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Islam and Byzantine Civilizations

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Payton Bullock

on 27 October 2015

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Transcript of Islam and Byzantine Civilizations

The Islam and Byzantine Civilizations
Compare and Contrast Project by Logan Faircloth and Payton Bullock
Both the Byzantine and Islamic civilizations had divisions within their empires, military advantages, and religions that played large parts in both empires. However, both Empires were formed differently, with the Islamic civilization governed by caliphs and ability to fix more problems faster and more efficiently while the Byzantine Empire had more internal problems.
Both the Islamic and Byzantium Empire had divisions within the empire. The division in the Byzantine Empire was political. There were two groups, known as the Blues and Greens. The division in the Islamic Empire was religious and political, that happened in 661. There were also two groups, the Sunni and the Shia. The Sunni thought anyone could be the Caliph while the Shia believed the Caliph should be blood related from Mohammed.
Similarity One: Divisions
The Islam and Byzantine empires had religions that played major roles in their civilizations. The main religion of the Byzantine empire was Christianity, and the Islamic civilization, Islam.
Similarity Two: Religion
The two empires both had military advantages that helped protect their empire and helped them conquer others. The Islamic Empire had the advantage of growing up on horseback, which gave them the agility and power of attacking. The advantages of the Byzantine Empire was the age of the Empire and intelligence of citizens. The Byzantine army used 'Greek Fire', a substance created by a Byzantine alchemist, against the Islam army, which resulted in the Islam army retreating.
Similarity Three: Military Advantages
Difference One: Governance
The Islamic and Byzantine civilizations were governed by different groups people. The Islamic government was governed by 'caliphs', which translates to deputy. The first caliph was Abu Bakr. He led the Islamic Armies to conquer Cyprus, Carthage, and Egypt in 639 A.C. Previous generals were usually those who had ruled in the Byzantine Empire. Justinian, for example, came to power in 527 and had a code of laws to organize the civilization.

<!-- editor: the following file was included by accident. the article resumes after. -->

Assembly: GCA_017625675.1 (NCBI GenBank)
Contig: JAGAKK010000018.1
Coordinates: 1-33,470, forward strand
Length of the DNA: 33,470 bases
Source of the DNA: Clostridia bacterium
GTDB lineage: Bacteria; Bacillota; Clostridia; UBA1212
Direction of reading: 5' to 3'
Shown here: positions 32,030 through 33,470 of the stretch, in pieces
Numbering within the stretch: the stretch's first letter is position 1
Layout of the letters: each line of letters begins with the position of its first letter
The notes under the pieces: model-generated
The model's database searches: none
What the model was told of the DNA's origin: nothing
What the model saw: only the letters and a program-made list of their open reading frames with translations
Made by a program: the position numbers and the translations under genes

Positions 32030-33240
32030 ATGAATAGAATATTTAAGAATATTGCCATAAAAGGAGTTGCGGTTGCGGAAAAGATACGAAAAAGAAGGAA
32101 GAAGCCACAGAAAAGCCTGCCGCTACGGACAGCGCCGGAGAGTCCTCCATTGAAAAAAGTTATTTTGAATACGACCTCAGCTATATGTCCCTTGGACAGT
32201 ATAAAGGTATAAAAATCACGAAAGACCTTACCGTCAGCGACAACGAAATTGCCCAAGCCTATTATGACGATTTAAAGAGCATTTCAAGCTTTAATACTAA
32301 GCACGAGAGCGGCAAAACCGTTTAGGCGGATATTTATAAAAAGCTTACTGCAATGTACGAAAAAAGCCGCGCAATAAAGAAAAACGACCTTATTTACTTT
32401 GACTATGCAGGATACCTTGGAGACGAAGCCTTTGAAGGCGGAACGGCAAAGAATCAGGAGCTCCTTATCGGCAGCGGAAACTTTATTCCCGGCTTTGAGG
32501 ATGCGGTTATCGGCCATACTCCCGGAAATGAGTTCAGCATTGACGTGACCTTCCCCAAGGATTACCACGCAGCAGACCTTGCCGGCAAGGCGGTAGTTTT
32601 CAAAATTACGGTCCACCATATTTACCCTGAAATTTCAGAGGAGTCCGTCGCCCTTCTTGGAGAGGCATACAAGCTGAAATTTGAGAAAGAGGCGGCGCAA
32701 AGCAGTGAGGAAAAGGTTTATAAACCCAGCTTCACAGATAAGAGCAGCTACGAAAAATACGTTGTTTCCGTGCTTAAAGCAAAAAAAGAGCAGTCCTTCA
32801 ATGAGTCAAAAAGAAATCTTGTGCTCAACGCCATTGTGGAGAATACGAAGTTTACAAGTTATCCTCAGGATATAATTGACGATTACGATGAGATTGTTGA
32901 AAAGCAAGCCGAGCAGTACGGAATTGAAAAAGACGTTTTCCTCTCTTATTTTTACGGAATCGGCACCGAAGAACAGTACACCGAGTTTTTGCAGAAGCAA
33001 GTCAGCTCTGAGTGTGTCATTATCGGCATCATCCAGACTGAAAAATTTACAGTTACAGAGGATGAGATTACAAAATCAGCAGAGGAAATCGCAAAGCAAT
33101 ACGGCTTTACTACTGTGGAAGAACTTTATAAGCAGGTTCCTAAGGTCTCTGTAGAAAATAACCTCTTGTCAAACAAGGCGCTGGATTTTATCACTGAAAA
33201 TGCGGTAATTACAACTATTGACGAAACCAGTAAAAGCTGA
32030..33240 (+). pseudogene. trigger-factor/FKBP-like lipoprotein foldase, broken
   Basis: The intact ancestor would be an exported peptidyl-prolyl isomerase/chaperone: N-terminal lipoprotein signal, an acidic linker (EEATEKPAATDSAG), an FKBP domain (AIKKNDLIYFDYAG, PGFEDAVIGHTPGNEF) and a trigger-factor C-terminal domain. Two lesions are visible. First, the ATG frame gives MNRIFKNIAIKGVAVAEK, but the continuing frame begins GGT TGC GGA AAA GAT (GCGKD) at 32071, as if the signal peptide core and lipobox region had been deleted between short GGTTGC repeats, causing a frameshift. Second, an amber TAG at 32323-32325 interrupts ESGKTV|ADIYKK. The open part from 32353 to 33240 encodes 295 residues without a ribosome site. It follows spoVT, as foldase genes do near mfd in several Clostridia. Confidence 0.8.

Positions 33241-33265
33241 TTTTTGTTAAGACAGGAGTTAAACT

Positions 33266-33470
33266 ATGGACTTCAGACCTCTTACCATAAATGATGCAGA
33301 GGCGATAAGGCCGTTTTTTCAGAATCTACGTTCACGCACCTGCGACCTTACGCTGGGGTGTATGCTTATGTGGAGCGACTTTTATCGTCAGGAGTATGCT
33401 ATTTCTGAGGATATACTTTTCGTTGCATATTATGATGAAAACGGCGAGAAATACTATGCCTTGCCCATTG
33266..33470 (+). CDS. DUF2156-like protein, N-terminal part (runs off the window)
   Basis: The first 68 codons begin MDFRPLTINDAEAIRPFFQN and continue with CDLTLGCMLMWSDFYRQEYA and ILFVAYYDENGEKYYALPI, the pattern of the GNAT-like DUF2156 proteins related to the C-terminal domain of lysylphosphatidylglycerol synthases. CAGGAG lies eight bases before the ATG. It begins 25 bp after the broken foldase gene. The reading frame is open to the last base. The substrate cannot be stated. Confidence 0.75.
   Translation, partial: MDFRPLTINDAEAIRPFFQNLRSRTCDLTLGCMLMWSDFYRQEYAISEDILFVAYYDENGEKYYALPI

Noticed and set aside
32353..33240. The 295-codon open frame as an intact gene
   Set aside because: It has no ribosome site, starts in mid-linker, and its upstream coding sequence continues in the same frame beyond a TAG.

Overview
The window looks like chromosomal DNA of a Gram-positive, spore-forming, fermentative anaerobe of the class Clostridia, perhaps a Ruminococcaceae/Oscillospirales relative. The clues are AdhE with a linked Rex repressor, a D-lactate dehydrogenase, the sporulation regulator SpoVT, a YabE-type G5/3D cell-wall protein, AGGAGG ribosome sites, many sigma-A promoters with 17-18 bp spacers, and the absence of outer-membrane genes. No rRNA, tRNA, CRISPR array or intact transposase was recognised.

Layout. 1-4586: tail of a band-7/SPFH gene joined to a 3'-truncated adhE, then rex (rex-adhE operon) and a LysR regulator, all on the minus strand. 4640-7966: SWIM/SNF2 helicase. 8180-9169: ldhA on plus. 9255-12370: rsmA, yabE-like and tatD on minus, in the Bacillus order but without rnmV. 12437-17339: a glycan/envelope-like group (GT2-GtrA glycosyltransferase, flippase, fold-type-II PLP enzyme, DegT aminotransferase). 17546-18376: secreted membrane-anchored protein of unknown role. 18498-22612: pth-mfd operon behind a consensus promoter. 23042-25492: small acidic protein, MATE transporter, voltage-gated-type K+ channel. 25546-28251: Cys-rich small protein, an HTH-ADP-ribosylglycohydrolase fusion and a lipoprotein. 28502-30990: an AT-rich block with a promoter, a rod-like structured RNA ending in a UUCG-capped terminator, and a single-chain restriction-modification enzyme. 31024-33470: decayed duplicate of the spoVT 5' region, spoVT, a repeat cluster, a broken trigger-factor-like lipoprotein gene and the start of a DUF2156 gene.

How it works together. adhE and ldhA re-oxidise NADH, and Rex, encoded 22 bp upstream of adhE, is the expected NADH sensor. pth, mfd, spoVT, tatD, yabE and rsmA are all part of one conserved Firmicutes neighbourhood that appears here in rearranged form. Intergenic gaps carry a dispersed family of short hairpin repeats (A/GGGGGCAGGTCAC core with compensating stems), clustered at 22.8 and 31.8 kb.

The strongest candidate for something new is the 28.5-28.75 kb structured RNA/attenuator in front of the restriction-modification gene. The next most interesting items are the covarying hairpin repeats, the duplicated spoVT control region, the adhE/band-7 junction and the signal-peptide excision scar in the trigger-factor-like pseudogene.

Difference Two: Dealing with Internal Problems
While the Islamic civilization grew, the Byzantine Empire's growth was stunted from internal problems. The Byzantine Empire constantly fought Persia and the Middle East between 602 and 628. The Blues and Greens, (the two groups that divided the empire politically) fought within the empire and then against the government. The Islamic civilization was united by the new religion and was able to conquer North Africa and into Europe.
Difference Three: Formation
The Byzantine and Islamic empires were both formed differently. The Byzantine Empire arose out of the separation of Rome. The Byzantine Empire was once known as Constantinople, named after Constantine, and was also the eastern half of Rome. The Islamic Empire was formed by the nomadic tribesmen, after hearing the revelations of Mohammed.
Direct Comparison
The divisions of the Islamic and Byzantine Empire are similar to the U.S. and how they all have separate sections of land that are governed under the laws and rules of their own. The U.S. is divided into states and the Islamic and Byzantine Empires were split into separate states as well.
These two civilizations both valued monotheistic religions. The Islamic empire had Islam and the Byzantine, Christianity.

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